Then there’s an area Sony seems to specifically be focused on that Microsoft doesn’t really seem to care about: audio. Now I understand what you’re thinking. When most of us think about games, how they look and play tends to come before how they sound. But While both Sony and Microsoft are implementing ray-tracing on their graphics and visuals, Sony wants ray-tracing like realistic 3D audio that will help with games’ sense of presence the same way well edited sound does in movie theatres. It sounds more like a quality of life thing than anything, but if it’s done right it could bring a signature experience to the PlayStation that Sony could use as an edge to differentiate itself , especially when the Xbox Series X looks like , is specced like and will share all of it’s games with PCs.
And finally, there’s backwards compatibility. We’re not going to sugarcoat it here; the Xbox has this in the bag. No question. The PS5 will play most of the top 100 PS4 games at launch, with support for more games expected to come in software updates. It’s an understandable scenario, except Microsoft dealt with this with the Xbox One around three years ago. In fact, the Series X will be able to play not only Xbox One games, but also Xbox 360 and original Xbox games! Now to be fair it won’t be every game ever, but a lot of the popular ones will run, with enhancements for the Xbox as well. This is also an advantage from Microsoft always using a PC-like architecture for the Xbox while Sony tended to shift approaches with each PlayStation generation, and now Microsoft is reaping rewards for that. If you’ve been an Xbox fan for years and still have a collection of games, this is where it will pay off.
But whats about the games?
Well that’s where all this comes to a head isn’t it? As powerful as the PS5 and Xbox Series X may be, people wouldn’t really care about what they can do if there aren’t any amazing new games to play them on. In fact, it’s always the new games of a console generation that make people move on to the new consoles. And this is where the new consoles are going to be interesting as well, because for starters, they’ll run all the old games from last generation. The Xbox Series X has actually been confirmed to have no exclusive titles for at least the first year of its release, with system sellers like even Halo: Infinite being released on Xbox One as well. It’s an interesting move, and one indicative of the future Microsoft is building for itself, where game streaming, multiple console iterations over the years and the bridging of the PC and Xbox ecosystem will lead to a world where you play anywhere , anytime and supposedly with not too much of a care as to what games are exclusive to where. And look, as far as the gaming of the future is concerned, this is definitely the right way to go about it. As for gaming now and the early lead? Well, I don’t see that being the case. Sony won the PS4/Xbox One war by putting out some of the greatest games of the generation and making the exclusive to the PS4. Horizon Zero Dawn, Spiderman, Uncharted: A Thief’s End, God of War. All these games were best sellers and critical darlings, and all of them were only on PS4. And even Nintendo prove this point by having most big switch games be Nintendo exclusives yet the switch is essentially about as powerful as the over a decade old PS3 now. So, exclusives matter, and Sony definitely aims to use them as leverage. While we may not have any official reveals yet almost everyone can be sure that the PS5 will have the likes of a God of War 2 and Horizon Zero Dawn sequel, along with a return to form in Gran Turismo 7 and other upcoming games, making new buyers rush for the PS5 in order to play them. This doesn’t mean that no one will buy the Series X, I mean it’s an amazingly impressive console, but it might mean Sony’s age-old strategy will still give them an early lead.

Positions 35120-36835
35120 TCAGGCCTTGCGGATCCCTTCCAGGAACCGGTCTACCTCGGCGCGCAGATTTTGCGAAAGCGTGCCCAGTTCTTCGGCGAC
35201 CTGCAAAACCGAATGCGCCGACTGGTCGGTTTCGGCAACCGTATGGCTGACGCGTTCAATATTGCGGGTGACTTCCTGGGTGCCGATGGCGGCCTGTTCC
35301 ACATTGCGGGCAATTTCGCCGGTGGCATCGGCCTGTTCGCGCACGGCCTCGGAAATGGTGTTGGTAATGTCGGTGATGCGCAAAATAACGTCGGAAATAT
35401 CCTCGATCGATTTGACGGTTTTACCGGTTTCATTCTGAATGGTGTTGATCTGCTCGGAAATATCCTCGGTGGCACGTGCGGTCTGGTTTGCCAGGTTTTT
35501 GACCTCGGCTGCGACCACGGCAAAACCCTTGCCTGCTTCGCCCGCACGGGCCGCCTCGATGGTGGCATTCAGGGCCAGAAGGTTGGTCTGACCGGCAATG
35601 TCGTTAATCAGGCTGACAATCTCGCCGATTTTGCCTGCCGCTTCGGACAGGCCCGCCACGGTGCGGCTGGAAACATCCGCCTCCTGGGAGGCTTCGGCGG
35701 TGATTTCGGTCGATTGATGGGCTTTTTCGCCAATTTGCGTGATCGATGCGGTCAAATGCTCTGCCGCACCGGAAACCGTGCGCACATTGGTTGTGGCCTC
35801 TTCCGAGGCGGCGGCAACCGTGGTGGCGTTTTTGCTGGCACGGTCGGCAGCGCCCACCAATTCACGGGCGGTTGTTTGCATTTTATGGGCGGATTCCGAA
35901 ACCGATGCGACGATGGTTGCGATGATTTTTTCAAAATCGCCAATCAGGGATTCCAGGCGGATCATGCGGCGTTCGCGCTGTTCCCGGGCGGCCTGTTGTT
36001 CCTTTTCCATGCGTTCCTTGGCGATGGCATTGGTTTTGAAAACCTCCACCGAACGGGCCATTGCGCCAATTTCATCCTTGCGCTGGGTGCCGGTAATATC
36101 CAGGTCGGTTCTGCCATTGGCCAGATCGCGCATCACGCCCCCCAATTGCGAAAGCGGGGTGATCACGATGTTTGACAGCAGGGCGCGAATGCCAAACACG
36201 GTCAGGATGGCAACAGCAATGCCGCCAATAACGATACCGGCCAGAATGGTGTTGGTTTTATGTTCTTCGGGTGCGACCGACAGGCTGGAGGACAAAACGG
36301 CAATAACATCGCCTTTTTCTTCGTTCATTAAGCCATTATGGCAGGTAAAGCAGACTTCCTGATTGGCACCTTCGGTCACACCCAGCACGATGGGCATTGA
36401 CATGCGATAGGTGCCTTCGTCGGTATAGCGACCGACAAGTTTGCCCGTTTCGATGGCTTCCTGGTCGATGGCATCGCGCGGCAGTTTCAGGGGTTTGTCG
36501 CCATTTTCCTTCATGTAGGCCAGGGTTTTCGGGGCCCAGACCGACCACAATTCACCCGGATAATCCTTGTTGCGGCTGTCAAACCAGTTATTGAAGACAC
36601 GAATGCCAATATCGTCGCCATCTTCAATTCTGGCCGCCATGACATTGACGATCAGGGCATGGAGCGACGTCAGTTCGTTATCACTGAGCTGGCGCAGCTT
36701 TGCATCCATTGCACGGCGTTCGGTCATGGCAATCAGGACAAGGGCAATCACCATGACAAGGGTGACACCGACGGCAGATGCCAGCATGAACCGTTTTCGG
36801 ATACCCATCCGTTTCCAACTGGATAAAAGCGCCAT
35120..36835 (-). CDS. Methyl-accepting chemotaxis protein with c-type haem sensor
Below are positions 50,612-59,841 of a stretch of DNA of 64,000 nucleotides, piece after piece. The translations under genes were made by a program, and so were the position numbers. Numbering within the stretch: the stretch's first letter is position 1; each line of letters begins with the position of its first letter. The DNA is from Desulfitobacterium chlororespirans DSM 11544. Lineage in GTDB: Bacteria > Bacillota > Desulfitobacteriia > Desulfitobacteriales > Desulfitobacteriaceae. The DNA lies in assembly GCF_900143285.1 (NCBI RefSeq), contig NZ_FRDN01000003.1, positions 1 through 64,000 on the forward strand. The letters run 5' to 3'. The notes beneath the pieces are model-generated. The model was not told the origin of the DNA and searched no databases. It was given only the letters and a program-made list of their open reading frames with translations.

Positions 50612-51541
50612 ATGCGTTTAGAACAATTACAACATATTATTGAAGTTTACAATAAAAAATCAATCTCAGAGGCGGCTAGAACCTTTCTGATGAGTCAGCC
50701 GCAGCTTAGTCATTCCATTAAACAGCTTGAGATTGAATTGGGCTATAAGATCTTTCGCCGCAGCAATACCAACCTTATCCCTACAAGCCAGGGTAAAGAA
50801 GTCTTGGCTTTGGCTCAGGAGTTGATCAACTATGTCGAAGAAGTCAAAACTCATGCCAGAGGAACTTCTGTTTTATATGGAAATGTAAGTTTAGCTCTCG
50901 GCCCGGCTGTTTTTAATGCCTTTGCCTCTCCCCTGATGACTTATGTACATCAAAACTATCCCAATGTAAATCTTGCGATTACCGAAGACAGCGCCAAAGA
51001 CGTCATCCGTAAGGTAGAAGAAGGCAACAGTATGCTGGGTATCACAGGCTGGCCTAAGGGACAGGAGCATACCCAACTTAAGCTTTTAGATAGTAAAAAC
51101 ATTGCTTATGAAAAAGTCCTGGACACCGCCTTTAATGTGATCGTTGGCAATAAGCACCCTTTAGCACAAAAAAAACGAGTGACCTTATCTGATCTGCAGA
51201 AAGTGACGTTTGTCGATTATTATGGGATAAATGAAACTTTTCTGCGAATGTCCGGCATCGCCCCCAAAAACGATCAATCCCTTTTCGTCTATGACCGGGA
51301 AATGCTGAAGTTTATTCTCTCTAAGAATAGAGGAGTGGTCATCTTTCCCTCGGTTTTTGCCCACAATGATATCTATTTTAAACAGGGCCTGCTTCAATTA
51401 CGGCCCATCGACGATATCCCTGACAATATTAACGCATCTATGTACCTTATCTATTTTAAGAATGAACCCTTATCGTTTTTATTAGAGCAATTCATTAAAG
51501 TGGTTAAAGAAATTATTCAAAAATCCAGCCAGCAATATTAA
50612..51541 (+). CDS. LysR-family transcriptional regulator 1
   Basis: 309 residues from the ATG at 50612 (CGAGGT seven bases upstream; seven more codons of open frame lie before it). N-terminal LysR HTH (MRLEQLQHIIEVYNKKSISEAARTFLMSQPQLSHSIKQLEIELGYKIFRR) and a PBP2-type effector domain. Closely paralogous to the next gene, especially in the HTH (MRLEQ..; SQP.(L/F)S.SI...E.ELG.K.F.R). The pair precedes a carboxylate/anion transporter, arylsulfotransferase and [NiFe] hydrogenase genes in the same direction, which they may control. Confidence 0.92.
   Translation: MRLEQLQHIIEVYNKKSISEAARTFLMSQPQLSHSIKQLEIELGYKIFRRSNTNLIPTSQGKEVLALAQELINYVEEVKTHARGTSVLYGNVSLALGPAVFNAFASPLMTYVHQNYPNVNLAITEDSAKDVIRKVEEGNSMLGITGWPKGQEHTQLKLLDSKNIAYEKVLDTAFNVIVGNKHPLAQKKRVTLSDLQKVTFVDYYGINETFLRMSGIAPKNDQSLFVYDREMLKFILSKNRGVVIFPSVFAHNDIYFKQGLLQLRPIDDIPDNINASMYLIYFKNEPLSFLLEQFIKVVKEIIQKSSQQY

And then there’s that part most of you were dreading but also waiting for. After all it’s why these consoles are made anyway: money. And right now, neither Sony or Microsoft have shown their cards when it comes to their pricing or pricing strategy. Both consoles were expected to be around USD $500 at launch but people are getting a little hesitant over the Series X as it might be slightly above that , while the PS5 might actually be slightly be lower than that, hence the price cutting approaches in being less powerful and saving on hard drive space. So perhaps it could be a $450 to $550 range, but it’s almost certain that Microsoft doesn’t want to repeat the overpricing mistake it made with the original Xbox One as well so it will likely try and wait for Sony to announce pricing first and try and work out an attack strategy of their own, but in the end price is obviously going to be a factor as well, and in the end all these factors will add to which console you’ll choose.
And thus, there lie the two consoles coming up this year, and pretty much everything they have to offer. It’s a lot to take in, but it basically comes down to this: The Xbox Series X is a beast, but we have yet to see what that beastly power will actually do. While the PS5 can keep up with it, beat it in some cases, and aims to offer better quality of life experiences. None of this of course can be ascertained this early and thus we have yet to see which of these consoles is truly better. We’ll keep you posted on all the updates about the new consoles (starting with what the PS5 will look like) and hopefully help you make the decision of which console will make you lose an arm and a leg.